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Dining Room Crisis

Monday, May 19, 2003
By: Joey Yap

In my line of work, I meet many interior designers, each has his /her own flair and style and I have found out (the hard way), that each design is personal. Critiquing a design is not far remote from insulting the designer him/herself.

A friend of mine who's an interior designer walked dejectedly into my office one afternoon, plopped himself down on my couch and with a huge sigh remarked, “I need some help with Feng Shui Joey. I have such a difficult client who seems to know a thing or two about Feng Shui and they have me running back to the drawing board each time they stumble across something new. I’m afraid to even propose a new design just in case it goes against their Feng Shui principles”.

I always try my best to help out my friends where I can and since this did concern Feng Shui, I figured I might as well give it a shot.

I had a look at the redesigns he had been forced to undertake and while he looked at me a little worriedly, I began to get a clearer picture of where the problem really lay in this whole situation.

A little information can be a dangerous thing and this client of his had taken some of this information a bit too literally and a bit too far.

Even the mirror in the dining room had been an issue, my friend explained. This client had insisted that the mirror should reflect the food on the table. Not an unusual design request and so the designer complied. But then he was informed that it should now be HUGE, so that it would not cut off the heads or feet of those sitting at the dining table. And to top it off, the mirror had to have a bronze frame inscribed with the Chinese character “m’an” (meaning ‘abundance’).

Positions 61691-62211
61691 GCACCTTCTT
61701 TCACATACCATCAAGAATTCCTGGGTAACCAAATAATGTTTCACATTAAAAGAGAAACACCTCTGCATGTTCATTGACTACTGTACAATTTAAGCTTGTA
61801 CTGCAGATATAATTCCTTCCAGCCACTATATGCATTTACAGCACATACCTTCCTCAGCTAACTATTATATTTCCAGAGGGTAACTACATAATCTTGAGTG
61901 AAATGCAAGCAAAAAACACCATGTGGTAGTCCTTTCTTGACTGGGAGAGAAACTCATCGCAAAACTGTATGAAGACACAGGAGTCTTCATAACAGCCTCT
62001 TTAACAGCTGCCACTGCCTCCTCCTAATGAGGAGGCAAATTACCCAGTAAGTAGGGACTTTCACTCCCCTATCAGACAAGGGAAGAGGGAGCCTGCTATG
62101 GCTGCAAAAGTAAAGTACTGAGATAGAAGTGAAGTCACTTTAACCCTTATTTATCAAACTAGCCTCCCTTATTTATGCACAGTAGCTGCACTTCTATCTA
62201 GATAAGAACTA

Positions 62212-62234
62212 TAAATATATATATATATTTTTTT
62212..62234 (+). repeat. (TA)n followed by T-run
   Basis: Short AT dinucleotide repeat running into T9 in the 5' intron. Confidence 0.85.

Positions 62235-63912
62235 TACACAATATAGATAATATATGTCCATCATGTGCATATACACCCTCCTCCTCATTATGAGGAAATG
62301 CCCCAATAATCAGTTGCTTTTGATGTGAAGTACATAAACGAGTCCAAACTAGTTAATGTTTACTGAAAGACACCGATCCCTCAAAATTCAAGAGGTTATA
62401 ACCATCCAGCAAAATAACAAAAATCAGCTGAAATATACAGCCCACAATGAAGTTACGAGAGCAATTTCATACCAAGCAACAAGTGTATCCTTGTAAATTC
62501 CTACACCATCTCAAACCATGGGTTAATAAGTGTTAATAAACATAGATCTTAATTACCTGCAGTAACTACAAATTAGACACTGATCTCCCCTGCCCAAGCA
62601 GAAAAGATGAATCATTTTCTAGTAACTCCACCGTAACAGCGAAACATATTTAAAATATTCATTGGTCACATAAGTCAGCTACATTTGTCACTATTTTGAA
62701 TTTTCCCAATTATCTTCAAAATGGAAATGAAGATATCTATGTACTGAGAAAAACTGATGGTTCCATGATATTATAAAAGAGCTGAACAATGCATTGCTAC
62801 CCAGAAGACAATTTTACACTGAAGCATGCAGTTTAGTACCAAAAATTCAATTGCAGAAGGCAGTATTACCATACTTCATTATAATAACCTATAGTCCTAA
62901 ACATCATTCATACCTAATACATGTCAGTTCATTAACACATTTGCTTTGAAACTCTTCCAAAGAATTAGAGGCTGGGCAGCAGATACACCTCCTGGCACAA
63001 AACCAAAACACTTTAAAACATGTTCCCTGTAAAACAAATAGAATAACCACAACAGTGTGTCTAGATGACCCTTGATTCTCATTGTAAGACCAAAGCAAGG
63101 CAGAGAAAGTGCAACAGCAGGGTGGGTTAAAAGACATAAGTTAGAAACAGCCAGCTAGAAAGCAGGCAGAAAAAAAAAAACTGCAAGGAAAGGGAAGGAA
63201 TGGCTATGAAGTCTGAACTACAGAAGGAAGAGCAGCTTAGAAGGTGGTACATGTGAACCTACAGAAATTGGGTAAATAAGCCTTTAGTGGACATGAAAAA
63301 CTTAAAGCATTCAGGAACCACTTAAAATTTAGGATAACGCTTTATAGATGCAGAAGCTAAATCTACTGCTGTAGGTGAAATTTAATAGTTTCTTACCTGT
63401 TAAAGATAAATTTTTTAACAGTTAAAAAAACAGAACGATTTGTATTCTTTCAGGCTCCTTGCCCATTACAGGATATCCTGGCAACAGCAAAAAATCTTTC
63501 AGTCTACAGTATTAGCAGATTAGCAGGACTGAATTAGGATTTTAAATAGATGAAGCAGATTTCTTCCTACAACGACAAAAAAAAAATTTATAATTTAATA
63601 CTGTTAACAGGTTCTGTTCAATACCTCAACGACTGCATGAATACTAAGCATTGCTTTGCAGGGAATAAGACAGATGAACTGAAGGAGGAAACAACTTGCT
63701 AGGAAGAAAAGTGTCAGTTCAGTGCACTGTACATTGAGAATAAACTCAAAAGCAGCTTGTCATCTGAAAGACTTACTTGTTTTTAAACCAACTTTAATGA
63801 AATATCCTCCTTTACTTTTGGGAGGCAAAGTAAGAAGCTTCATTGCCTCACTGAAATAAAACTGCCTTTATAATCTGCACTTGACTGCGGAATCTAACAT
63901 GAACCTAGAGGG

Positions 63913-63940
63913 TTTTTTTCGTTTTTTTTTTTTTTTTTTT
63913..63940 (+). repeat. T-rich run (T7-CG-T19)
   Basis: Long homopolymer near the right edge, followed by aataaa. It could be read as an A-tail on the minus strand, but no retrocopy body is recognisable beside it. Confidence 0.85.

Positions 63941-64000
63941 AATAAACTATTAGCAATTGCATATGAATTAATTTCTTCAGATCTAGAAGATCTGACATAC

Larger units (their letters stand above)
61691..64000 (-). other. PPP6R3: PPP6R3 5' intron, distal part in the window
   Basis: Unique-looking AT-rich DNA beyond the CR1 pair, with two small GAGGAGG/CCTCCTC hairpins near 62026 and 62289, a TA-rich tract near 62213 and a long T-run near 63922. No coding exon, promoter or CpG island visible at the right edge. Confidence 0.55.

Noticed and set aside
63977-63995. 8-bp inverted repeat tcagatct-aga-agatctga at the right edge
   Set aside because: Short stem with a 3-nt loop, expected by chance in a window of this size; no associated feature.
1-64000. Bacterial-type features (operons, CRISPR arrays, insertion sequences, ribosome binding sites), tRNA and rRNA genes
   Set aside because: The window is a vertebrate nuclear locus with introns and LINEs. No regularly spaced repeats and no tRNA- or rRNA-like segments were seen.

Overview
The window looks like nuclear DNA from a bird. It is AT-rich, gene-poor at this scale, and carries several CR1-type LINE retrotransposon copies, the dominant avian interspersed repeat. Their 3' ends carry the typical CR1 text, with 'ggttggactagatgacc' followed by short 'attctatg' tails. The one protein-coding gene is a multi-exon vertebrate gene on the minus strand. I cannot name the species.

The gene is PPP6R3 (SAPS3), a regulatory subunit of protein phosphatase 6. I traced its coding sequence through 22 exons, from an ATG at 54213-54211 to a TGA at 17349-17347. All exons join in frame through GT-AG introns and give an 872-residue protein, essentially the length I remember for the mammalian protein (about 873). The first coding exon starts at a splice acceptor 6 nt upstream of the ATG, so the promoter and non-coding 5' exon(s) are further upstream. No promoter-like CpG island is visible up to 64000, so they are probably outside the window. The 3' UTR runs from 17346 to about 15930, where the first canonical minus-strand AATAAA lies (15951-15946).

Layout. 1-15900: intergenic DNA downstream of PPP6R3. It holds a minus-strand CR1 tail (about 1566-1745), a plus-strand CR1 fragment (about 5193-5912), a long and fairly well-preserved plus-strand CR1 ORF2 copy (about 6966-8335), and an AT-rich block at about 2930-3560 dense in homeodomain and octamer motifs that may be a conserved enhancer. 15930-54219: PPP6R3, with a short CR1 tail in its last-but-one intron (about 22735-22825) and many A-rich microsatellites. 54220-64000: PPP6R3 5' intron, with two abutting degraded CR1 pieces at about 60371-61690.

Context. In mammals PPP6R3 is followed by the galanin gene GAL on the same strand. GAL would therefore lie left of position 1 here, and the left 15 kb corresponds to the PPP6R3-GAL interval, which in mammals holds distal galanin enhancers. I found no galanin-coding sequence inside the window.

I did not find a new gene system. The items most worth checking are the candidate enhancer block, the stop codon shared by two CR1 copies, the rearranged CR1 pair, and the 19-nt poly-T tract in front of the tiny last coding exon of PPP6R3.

After somehow incorporating all these requests, this unfortunate interior designer was suddenly told to ensure the mirror didn’t reflect the toilet or the road. This request was logistically impossible since the house itself was relatively large and the mirror had to be custom built to accommodate the large dining wall. There was no way that it would now be able to reflect the food but not anything else.

When he investigated these odd requests, he was surprised that the real reason for the mirror was the clients wish that the food be ‘doubled’ when reflected in the mirror. The inscription “m’an” – to symbolize that they will always have lots of food and never go hungry.

Here’s my take on this whole misguided affair. The only way anyone is going to be able to double their food available is to cook MORE. The reflection in the mirror is merely an illusion; when you finish your food in the real world, you’ll find that it’s not there in the ‘mirrored’ world either. It is just an old house-wives superstition to believe mirrors can ‘double their food’ in the dinning room.

The inscription on the frames is not going to be of much use either – they’re merely Chinese characters meaning ‘abundance’. It might not be meaningful to those who can’t read Chinese! I asked my friend and he confirmed that his clients were not Chinese educated. It’s just a character, nothing more than that. It doesn’t have any magical powers to mysteriously create a lot of ‘abundance’ just because it meant “abundance”. Having this character around on the design is like writing the word ‘abundance’ all over the frames. If they can’t read Chinese, might be a good idea to put it in English right? Either way, it’s not going to have any Feng Shui significance.